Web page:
Welcome to issue 3 of Shadows & Tall Trees. Very pleased you are still around for the ride.
Issue 2, like its predecessor, issue 1, was a critical success. With any new venture, it takes some time to build a base of support. For those of you have supported the journal from the beginning—whether through contributions, purchasing the journal, or simply by spreading the word—I thank you very much. I still need your help.
As of this writing, sales of issue 2 haven’t met expectations. I should learn to temper my expectations. If the journal is to survive in its present incarnation, though, I will need to sell more copies. So, if you’ve enjoyed the journal and think it’s an undertaking worth preserving, please mention it on your blogs, forums, newsfeeds, etc. Heck, even mention it to me. I would really appreciate it. That said, issue 4 is well under way, and should see a release at the end of the year.
This gives rise to the question of subscriptions. In fact, 2 people have subscribed to the journal, but it isn’t something I’ve pondered at length. Perhaps a subscriber base is what is needed. If you are interested in a subscription, please do get in touch. Your thoughts on the matter are encouraged and very welcome.
My main purview here at S&TT is short fiction. A well-wrought horror story is a potent thing, lingering in the mind long after the tale has ended. To that end I hope what is offered in these pages will leave an impression. When I read Gary McMahon’s contribution, Kill all Monsters, it left an impression. It had echoes of Dennis Etchison’s marvellous The Scar. When I queried Gary, he did indeed confirm that it was an homage to Etchison’s tale. It’s all McMahon, though. Homage and not pastiche.
As well as publishing horror fiction, I want to bring your attention to other sources of important and interesting short horror fiction. So, each issue we will continue to feature one major book review of an anthology or short story collection. With issues published 9—12 months apart, the reviews may not be as timely as they could be. So I will try to choose a significant book that has had a fairly recent release. This issue I review A Book of Horrors, edited by Stephen Jones. Everything reviewed in the journal, books or movies, is from material that was paid for, not sent in free for review. It’s a small but important distinction, I believe.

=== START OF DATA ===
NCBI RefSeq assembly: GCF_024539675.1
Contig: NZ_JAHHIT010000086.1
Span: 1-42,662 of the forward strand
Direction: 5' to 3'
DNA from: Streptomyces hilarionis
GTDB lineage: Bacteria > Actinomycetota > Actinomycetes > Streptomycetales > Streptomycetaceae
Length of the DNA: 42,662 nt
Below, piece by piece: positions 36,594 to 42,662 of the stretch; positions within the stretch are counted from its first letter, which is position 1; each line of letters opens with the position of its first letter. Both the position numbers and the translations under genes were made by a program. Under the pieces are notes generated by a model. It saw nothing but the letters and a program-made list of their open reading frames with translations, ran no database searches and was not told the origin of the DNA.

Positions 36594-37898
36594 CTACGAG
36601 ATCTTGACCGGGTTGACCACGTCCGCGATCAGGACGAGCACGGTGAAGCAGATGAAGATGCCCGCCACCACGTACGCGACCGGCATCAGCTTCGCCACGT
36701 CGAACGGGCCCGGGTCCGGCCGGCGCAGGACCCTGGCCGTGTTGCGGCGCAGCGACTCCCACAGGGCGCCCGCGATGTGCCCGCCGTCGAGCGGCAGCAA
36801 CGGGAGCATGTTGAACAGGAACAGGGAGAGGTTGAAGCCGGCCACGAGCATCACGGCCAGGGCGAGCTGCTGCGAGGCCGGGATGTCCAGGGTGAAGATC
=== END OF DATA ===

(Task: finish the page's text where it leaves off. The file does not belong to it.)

What is a fair price, and what is something worth? With the rising shift in popularity to eBooks, this is an interesting question. It’s worth whatever you pay for it, obviously. Yet each day on social media websites I see dozens of new writers debasing themselves by offering their eBooks for free. Why? I can only surmise that they believe it will interest readers in their other work, and that it will lead to sales. There was a time, perhaps, when this might have been true—though there’s no real proof, either, that it was. It sends the message that you do not value your work, that it isn’t worth anything. The unsophisticated reader will just move on to the next free offer. Curiously, I do not see these same authors offering traditional physical copies of their work for free, but with relative ease anyone can fling an eBook out into the digital wilderness. With most of these free “efforts” you get exactly what you paid for.
A ruinous by-product of this digital glut is that readers are now accustomed to receiving goods for free, or for very little money. This forces legitimate publishers to cut their prices. In turn, this affects small publishers like myself—where margins are very tight to begin with—to follow suit. It is a bubble that is sure to burst.
Incidentally, the copy of A Book of Horrors reviewed in this issue was an eBook, and it cost the same as the trade paperback. I’m okay with that. Was it worth the price? Read on and find out.